Soccer has always been Taylor’s escape from the pressures of school and family, but it’s hard to fit in and play on a team that used to be her rival. The only person who seems to understand all that she’s going through is her older brother’s best friend, Ezra. Taylor’s had a crush on him for as long as she can remember. But it’s hard to trust after having been betrayed. Will Taylor repeat her past mistakes or can she score a fresh start?
Defending Taylor by Miranda Kenneally
I really loved the chemistry between Taylor and Ezra! This novel does a great job of sending a message about protecting your friends and what it might cost you. Living life and setting personal goals based on your passions instead of trying to please others, like parents, is a major theme of this novel. Friendship, teamwork and soccer, mean girls, family, relationships and making choices all interweave together in a wonderful, heartfelt, fast-reading YA contemporary with plenty of swoony scenes that will leave you smiling!
A perfect novel for anyone who loves YA contemporary novels.
View all my reviews
Ezra is at the sugar station, pouring half-and-half into a steaming cup of coffee. The sight of him turns my knees to JELL-O. Dark, cropped hair. Serious green eyes that glance away from mine to make sure his coffee isn’t overflowing. The way he licks his lower lip when he’s concentrating. I’ve rarely seen Ezra out of a white button-down Oxford shirt, khakis, and blue plaid tie, which is the dress code for guys at St. Andrew’s. Now he’s wearing holey jeans spotted with paint and a bright-white T-shirt that is magnified by his warm tan. He’s carrying a construction helmet under his muscled arm.
“What are you wearing?” I blurt.
His cheeks flush at my outburst. “What are you wearing? Where’s your uniform?”
I look down at my jeans and cardigan. It’s been weird trying to figure out what to wear—I’ve never had to pick out school clothes before. I own one pair of jeans, because when I’m not at school or soccer practice, I wear dresses and skirts to parties and political events.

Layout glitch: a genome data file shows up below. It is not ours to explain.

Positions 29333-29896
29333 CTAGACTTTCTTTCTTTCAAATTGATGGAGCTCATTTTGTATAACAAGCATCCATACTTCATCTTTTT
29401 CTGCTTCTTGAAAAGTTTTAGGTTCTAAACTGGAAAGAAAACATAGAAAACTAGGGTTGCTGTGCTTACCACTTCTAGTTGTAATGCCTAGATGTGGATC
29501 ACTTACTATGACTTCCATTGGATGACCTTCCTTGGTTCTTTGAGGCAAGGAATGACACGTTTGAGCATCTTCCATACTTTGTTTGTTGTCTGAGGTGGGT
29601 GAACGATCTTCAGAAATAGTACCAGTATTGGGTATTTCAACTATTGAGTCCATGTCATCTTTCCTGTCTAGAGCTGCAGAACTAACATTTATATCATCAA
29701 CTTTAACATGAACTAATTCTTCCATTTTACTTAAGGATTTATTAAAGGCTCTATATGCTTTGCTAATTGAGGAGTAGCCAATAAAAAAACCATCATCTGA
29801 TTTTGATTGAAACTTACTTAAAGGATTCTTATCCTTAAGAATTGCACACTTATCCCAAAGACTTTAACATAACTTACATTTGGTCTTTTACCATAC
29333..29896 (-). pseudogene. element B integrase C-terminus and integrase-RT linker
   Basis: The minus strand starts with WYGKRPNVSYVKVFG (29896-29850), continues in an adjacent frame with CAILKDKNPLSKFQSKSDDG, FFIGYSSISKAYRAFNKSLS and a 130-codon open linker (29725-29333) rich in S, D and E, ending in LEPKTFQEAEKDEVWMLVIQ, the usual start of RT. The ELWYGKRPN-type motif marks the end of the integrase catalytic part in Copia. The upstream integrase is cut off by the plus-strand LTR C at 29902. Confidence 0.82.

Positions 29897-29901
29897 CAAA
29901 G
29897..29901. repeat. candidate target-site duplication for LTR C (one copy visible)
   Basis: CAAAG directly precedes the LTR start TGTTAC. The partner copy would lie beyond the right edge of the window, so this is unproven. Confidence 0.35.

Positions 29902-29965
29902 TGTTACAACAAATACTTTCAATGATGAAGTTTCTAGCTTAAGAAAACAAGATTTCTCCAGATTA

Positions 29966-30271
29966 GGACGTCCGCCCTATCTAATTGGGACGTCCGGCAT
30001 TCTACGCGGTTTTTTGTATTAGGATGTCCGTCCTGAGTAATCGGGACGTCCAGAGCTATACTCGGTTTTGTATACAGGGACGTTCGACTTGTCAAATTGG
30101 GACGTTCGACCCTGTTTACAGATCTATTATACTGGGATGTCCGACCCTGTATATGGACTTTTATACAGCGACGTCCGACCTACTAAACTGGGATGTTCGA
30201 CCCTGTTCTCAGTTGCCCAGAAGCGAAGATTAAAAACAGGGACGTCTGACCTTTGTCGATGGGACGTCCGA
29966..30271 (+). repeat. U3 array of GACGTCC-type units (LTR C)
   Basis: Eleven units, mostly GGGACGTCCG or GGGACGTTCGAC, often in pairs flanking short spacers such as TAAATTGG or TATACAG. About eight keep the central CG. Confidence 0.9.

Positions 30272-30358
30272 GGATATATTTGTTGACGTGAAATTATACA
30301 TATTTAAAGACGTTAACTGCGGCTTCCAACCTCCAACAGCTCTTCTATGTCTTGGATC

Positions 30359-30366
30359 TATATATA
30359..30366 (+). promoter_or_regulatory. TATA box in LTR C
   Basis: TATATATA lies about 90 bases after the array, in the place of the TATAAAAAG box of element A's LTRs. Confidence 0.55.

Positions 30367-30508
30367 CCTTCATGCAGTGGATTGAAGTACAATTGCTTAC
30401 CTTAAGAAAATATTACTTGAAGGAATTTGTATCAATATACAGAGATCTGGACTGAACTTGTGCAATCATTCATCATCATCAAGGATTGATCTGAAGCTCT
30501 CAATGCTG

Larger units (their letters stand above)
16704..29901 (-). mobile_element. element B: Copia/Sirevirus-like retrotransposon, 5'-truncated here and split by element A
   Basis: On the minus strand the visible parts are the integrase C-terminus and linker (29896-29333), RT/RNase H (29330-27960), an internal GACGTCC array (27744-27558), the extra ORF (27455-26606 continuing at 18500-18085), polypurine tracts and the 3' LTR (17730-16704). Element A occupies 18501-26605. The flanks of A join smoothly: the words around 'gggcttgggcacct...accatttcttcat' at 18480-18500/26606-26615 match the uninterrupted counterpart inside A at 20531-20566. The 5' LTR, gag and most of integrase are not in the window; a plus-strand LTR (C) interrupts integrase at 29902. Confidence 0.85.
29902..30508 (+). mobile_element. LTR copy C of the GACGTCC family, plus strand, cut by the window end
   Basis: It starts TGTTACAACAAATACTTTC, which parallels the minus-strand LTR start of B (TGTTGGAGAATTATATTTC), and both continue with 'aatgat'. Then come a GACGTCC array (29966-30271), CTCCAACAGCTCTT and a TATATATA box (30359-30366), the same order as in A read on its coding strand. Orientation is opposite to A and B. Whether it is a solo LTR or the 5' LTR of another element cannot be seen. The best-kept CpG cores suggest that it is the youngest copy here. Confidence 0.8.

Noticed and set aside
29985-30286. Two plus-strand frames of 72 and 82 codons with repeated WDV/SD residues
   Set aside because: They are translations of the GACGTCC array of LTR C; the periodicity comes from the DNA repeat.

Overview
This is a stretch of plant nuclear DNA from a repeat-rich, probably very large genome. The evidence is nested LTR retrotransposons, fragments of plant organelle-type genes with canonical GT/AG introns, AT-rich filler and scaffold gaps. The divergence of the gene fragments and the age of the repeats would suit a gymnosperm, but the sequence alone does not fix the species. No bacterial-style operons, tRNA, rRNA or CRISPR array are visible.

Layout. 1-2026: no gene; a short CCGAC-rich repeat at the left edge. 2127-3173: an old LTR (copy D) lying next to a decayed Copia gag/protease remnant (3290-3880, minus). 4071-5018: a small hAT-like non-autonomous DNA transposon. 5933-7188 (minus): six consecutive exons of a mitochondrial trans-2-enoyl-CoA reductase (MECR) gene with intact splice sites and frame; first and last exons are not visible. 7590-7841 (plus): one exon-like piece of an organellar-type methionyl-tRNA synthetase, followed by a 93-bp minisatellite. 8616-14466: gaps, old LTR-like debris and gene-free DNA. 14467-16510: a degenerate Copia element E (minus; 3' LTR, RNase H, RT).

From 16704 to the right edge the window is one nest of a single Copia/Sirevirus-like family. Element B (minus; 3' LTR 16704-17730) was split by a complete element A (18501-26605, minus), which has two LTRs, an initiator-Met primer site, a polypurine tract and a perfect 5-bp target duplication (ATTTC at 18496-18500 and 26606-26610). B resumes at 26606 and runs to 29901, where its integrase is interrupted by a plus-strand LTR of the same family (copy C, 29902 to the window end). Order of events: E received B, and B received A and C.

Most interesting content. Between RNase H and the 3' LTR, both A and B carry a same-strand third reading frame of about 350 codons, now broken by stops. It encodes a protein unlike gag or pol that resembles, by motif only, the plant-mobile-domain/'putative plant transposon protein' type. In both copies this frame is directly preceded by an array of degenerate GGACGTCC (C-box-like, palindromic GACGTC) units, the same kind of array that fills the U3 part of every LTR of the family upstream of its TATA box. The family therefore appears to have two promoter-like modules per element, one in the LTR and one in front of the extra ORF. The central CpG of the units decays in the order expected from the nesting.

“I don’t need the uniform anymore,” I finally reply.
“But you’re a senior.”
“I am, but I’m going to Hundred Oaks now…”
His eyes go wide. “Why?”
“You don’t know?”
“I figured everybody knew. I bet the guys on the International Space Station even know.” Ezra’s face is blank. “It was all over Facebook,” I tell him.
“I didn’t see anything, I guess,” he says quietly. This is not a surprise to me. He doesn’t have a Tumblr or Twitter account. He never posts anything on Facebook. At least not in the past several months. Not that I noticed or anything. I’m no stalker. Well, not all the time.
It’s weird that he’s never online. My brother’s phone is practically fused to his fingers.
“Are you home for fall break already?” I ask.
He rubs the back of his neck, meeting my eyes for a long moment, and just as I’m asking why he’s holding a construction hat—“Isn’t it a little early for Halloween?”—an older man dressed in a T-shirt and dirty jeans comes into the diner and waves at him.
“Ezra, man, let’s go!”
“Take care, Tease,” he says, then hurries out the door and jumps into a truck with a construction logo on the side. As they drive away, he stares at me through the window.
Okay. So that was weird.
Growing up in Tennessee, MIRANDA KENNEALLY dreamed of becoming an Atlanta Brave, a country singer (cliché!), or a UN interpreter. Instead she writes and works for the State Department in Washington, D.C., where George W. Bush once used her shoulder as an armrest. Miranda loves Twitter, Star Trek and her husband. Visit mirandakenneally.com
6/28: YA Bibliophile
6/29: Lost In Lit
6/30: A Backwards Story
7/1: Swoony Boys Podcast
7/4: Andi’s ABCs
7/5: Undeniably Book Nerdy
7/6: Jenuine Cupcakes
7/7: Who R U Blog
7/8: Stuck In Books
ABOUT THE MEMORY BOOK:
They tell me that my memory will never be the same, that I’ll start forgetting things. At first just a little, and then a lot. So I’m writing to remember.
Sammie was always a girl with a plan: graduate at the top of her class and get out of her small town as soon as humanly possible. Nothing will stand in her way–not even a rare genetic disorder the doctors say will slowly start to steal her memories and then her health. What she needs is a new plan.